Wikipedia, my source of all important information, helpfully informs me that “No generally-accepted definition of “design” exists, and the term has different connotations in different fields” … well, duh.
When I say something is ‘well designed’ it means to me that whatever it is – a piece of clothing, a space, and yes, a poster – is coherent, refined, and stream-lined. I’m not a huge fan of excess (in anything) and I believe if a designer is good, they don’t need to prove anything to anyone, their design should speak for itself.
Take for instance a portfolio we have at the gallery that was produced in the 1920s, in France. It is a complete view of an Art Deco universe: interiors, exteriors, furniture, book covers, carpets – every element which would need to
be designed in order to maintain an Art Deco life(style). Almost 100 years later it remains inviolate and perfect – a testament to the designer who created it, as well as to the publisher who produced it.
Design guru Stefan Sagmeister gave a wonderful lecture at the TED Conference where he spoke of the elements that inspire him and his designs and it appeared to me that aside from the fact that his accent is rather compelling,his designs are taken from his experiences and from ideas and moments which move(d) him.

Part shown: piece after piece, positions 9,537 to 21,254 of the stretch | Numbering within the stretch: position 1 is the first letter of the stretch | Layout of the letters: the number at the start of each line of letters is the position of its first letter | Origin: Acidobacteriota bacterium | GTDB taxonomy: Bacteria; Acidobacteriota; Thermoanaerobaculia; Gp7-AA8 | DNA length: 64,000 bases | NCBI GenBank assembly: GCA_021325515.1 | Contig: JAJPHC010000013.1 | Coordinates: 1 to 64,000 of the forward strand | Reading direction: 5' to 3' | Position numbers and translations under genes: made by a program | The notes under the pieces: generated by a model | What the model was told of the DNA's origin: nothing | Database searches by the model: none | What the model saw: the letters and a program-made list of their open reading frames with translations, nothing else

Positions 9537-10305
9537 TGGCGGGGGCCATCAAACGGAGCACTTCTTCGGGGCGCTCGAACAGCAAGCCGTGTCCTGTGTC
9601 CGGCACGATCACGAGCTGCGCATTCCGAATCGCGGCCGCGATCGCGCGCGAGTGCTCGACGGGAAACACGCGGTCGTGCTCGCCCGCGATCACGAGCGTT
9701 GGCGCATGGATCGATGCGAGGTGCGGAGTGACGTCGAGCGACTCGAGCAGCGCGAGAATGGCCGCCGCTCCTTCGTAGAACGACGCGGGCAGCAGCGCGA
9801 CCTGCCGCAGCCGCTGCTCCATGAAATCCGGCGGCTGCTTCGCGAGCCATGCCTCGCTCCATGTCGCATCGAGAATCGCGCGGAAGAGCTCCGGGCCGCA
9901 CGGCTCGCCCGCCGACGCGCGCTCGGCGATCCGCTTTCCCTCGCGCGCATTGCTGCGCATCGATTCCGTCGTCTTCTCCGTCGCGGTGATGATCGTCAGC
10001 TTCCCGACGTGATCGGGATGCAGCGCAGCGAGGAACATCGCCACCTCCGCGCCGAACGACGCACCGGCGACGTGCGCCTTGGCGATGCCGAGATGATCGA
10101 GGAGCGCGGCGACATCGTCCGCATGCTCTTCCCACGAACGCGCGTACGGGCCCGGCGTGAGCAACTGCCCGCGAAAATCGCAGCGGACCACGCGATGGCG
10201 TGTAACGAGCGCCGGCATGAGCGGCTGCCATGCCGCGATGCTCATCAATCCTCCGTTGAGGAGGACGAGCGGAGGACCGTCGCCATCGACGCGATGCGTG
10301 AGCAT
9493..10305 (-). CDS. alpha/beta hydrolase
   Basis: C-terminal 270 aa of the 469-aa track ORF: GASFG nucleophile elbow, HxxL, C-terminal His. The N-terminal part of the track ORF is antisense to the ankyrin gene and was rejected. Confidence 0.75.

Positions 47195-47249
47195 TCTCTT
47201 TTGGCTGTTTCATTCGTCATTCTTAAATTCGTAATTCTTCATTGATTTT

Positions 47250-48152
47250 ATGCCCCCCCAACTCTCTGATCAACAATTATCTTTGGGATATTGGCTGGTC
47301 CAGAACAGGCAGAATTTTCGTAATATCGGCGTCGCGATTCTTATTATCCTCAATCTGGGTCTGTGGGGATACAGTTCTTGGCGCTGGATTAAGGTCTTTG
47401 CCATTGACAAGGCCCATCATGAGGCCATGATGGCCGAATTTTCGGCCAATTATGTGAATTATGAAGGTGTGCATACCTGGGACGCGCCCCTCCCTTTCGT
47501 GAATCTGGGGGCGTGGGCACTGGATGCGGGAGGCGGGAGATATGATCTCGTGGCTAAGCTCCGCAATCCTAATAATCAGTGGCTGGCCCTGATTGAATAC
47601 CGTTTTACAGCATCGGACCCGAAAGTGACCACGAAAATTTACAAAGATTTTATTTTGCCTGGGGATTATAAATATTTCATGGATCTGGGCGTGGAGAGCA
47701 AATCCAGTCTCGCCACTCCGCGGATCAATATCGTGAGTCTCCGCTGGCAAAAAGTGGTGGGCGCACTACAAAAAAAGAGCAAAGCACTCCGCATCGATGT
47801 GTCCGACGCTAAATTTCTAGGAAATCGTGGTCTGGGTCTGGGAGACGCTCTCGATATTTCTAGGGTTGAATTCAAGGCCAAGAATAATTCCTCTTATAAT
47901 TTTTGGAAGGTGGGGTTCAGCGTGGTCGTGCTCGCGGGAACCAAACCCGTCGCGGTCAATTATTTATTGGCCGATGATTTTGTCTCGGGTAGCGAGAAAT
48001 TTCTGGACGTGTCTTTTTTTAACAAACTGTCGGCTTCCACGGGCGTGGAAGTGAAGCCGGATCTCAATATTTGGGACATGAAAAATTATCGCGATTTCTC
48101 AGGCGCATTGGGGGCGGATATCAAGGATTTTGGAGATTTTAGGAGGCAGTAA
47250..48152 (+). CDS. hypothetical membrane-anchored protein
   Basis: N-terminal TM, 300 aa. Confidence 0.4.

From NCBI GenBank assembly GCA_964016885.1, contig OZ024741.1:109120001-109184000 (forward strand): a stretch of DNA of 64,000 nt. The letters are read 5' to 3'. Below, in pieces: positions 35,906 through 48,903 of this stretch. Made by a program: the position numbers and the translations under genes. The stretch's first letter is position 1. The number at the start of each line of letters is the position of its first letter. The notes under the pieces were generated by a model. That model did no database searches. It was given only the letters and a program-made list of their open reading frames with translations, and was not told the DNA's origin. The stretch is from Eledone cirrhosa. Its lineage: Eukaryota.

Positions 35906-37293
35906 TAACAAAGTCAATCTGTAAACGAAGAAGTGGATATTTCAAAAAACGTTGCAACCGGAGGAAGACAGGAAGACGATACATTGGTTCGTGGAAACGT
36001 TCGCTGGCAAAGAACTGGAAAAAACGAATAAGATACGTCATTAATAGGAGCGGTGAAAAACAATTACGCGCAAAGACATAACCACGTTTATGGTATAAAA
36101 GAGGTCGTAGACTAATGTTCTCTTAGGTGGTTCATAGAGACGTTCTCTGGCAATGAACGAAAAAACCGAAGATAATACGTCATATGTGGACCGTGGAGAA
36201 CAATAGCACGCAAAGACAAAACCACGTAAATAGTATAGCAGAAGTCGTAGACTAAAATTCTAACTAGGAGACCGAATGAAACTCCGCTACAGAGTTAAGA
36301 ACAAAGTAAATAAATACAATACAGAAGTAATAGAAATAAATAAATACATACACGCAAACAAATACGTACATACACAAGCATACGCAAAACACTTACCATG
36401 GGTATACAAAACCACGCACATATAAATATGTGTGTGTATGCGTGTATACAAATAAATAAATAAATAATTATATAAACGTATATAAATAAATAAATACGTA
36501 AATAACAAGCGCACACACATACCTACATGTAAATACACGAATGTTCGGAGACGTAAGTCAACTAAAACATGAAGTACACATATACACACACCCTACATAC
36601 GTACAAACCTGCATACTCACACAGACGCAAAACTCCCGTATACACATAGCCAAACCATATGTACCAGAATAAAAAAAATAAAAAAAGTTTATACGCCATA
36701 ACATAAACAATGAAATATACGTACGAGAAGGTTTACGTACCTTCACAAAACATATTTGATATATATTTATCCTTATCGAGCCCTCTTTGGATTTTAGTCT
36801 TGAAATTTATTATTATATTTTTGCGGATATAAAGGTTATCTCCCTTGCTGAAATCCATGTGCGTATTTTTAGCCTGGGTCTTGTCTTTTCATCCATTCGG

I’m not sure I understand his work, but it is coherent, consistent and completely
true to who and what he is as a designer. I also think that design, when done well, is timeless.
The drawing is by one of L’affichiste’s favorite designers, Julius Klinger, and the photo is by Richard Avedon. Both classic, timeless and, in our humble opinion, perfect. That’s what design is, and what it should be.